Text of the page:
Absent net neutrality and other safeguards…[b]roadband connections would be governed by ever-vigilant network software engaged in “traffic policing” to insure each user couldn’t exceed the “granted resources” supervised by “admission control” technologies. Mechanisms are being put in place so our monopoly providers can “differentiate charging in real time for a wide range of applications and events.” Among the services that can form the basis of new revenues, notes Alcatel, is online content related to “community, forums, Internet access, information, news, find your way (navigation), marketing push, and health monitoring.”

Missing from the current legislative debate on communications is how the plans of cable and phone companies threaten civic participation, the free flow of information and meaningful competition. (ed: emphasis added)

Note the use of the terms in scare quotes, traffic policing, granted resources, and admission control. These are technical terms that come from the world of network engineering, and we can sure Chester doesn’t use them because he wishes to illuminate their importance in the engineering context. He doesn’t bother to define or explain, but takes it as given that any such words can only be destructive to “civic participation.”

The juxtaposition of network engineering language with social policy language is deceptive and inane. It’s like arguing that an electrical grid that provides alternating current to the home is responsible for politicians who flip-flop between positions depending on what audience they’re addressing. There’s a superficial similarity, indeed, but that’s where the connection ends.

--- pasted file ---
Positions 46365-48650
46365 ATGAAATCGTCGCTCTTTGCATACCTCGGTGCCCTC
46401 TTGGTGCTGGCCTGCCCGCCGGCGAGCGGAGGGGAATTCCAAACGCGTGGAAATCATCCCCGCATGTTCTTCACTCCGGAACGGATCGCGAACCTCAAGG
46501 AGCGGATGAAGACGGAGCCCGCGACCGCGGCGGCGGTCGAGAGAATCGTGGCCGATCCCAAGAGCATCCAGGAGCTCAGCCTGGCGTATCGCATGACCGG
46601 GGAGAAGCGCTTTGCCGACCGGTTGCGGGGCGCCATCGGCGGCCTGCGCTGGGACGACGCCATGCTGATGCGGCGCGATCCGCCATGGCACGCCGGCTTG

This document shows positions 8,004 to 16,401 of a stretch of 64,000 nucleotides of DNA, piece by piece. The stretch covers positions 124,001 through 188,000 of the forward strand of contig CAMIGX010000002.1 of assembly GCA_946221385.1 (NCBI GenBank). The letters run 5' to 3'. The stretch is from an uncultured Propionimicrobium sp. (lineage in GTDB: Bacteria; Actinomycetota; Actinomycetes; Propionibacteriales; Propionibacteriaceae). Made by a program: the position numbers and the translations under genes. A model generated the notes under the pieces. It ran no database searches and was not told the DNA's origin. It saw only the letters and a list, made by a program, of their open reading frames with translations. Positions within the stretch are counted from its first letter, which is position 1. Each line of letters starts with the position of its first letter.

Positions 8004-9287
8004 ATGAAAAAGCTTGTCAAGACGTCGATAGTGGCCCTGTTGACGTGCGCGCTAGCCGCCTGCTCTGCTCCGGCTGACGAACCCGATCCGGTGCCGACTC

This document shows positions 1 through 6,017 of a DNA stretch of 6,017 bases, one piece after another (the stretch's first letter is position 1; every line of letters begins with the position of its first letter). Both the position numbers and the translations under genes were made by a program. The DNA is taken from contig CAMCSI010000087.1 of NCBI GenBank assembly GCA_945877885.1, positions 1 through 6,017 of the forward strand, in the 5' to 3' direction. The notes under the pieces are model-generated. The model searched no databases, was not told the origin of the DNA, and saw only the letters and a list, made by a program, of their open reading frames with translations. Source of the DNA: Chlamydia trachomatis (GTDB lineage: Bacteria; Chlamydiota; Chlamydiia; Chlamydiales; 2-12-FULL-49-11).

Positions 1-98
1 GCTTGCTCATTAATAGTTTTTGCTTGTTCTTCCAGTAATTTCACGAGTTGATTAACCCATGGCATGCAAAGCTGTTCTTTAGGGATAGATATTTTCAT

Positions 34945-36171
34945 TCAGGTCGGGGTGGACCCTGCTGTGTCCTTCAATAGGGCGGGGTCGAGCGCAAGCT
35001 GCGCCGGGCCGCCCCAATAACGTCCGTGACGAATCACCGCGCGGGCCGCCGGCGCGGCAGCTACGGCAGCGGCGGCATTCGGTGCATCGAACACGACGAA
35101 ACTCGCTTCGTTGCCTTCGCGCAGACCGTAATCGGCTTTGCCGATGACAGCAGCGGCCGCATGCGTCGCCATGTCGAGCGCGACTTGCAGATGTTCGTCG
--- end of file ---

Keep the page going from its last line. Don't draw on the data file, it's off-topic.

We use admission control and policing on WiFi networks with something called WiFi multi-media (WMM) so that telephone calls and live video streams can happily coexist with web surfing on the same wireless network. Wireless networks don’t have unlimited bandwidth, so we have to use some finesse to provide a satisfactory experience to as many people as possible over a common network channel. Network engineering doesn’t do this in order to stifle democracy and curb “the free flow of information;” on the contrary, enabling as many people as possible to use the network as they wish to use it has the effect of enhancing free information flow. When we use “admission control” and its related priority system on a WiFi network, we can handle four times as many phone conversations as could without them. Doesn’t a phone call to a politician count as “civic participation” any more?

Have we now come to a state where the aesthetics of engineering language guide public policy more than the effects of engineering practice? I hope not, but we’re getting closer.

Chester admits that he wants to government to own Internet access networks, or failing that, that it should control them:

That means we would become owners of the “last mile” of fiber wire, the key link to the emerging broadband world. For about $17 a month, over ten years, the high-speed connections coming to our homes would be ours–not in perpetual hock to phone or cable monopolists.

Chester says, in essence, that the government is more likely to control the Internet in such a way that the public can engage in criticism of government actions and policies than anyone else. I see no empirical evidence that would encourage me to accept this article of faith, and plenty that argue for its rejection.

In our recent experience, we got to see head-to-head competition between a highly-regulated DSL service and a minimally-regulated Internet access system using cable TV systems, and the less-regulated option emerged as the clear technical winner.

Chester uses the language of science to urge us to ignore experimental data, and that’s as fundamentally unscientific and irrational as it gets.

For extra bonus points, his Center for Democracy and Technology minion Mike Godwin urges network neutrality regulation on the premise that the New York city taxi system is a transportation utopia. That’s just silly, and Matt Sherman explains why.